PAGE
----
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This article is published online with Open Access by IOS Press and distributed under the terms of the Creative Commons Attribution Non-Commercial License 4.0 (CC BY-NC 4.0).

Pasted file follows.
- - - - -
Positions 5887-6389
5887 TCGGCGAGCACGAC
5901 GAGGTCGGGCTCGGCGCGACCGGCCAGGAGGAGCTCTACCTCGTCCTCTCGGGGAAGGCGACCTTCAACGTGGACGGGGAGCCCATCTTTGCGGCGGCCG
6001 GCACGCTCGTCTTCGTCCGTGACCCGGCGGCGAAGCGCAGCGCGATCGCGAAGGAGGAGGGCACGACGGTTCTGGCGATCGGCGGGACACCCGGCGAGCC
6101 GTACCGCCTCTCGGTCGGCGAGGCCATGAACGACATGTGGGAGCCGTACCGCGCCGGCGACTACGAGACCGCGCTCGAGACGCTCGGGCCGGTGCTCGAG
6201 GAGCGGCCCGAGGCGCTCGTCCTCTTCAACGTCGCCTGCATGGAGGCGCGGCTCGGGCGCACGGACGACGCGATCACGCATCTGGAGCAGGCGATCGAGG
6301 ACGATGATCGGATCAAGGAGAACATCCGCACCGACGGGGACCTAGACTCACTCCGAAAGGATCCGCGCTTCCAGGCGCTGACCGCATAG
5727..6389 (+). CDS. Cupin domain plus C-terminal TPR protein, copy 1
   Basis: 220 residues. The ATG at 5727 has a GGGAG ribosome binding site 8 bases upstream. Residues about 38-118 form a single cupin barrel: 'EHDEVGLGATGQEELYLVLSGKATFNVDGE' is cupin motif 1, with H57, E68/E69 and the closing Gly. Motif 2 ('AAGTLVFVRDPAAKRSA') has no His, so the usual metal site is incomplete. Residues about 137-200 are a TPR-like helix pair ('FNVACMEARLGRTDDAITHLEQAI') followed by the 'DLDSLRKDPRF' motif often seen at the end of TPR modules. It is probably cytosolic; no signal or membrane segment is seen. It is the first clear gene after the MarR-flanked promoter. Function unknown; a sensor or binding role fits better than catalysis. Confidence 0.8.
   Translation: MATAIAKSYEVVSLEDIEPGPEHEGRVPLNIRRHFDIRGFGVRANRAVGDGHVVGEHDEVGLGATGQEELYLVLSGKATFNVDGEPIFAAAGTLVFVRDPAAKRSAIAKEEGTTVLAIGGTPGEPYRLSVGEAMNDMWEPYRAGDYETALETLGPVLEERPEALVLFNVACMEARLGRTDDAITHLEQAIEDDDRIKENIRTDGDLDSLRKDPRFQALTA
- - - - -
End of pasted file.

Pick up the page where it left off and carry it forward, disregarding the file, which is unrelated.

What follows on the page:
Accurate and valid dietary data is the basis to investigate diet-disease relationships. Potential data discrepancies may be introduced when collecting and analysing data, despite rigorous quality assurance protocols. The aim of this study was to identify at-risk areas of dietary data in a food-based clinical trial. Source data verification was performed on a 10% random sample (n=38) of paper-based baseline diet history interview records in a registered clinical trial. All items listed in the source data underwent 100% manual verification based on the food input data from FoodWorks nutrient analysis software. Food item discrepancies were explored using food categories and summarised based on meals. The differences in identified discrepancies for energy and macronutrient output generated from FoodWorks software between previously entered data and re-entered data were compared. An overall discrepancy rate of 4.88% was identified. It was found that dinner intake data were more prone to discrepancy incidences than breakfast, lunch and snacks. Furthermore, assessing intake based on reported quantity and frequency may be more effective to correct discrepancies for quality improvement. Therefore, the dinner meal appeared to be an at risk area of dietary data. The method implemented in this study offers a systematic approach to evaluating dietary data in a research setting.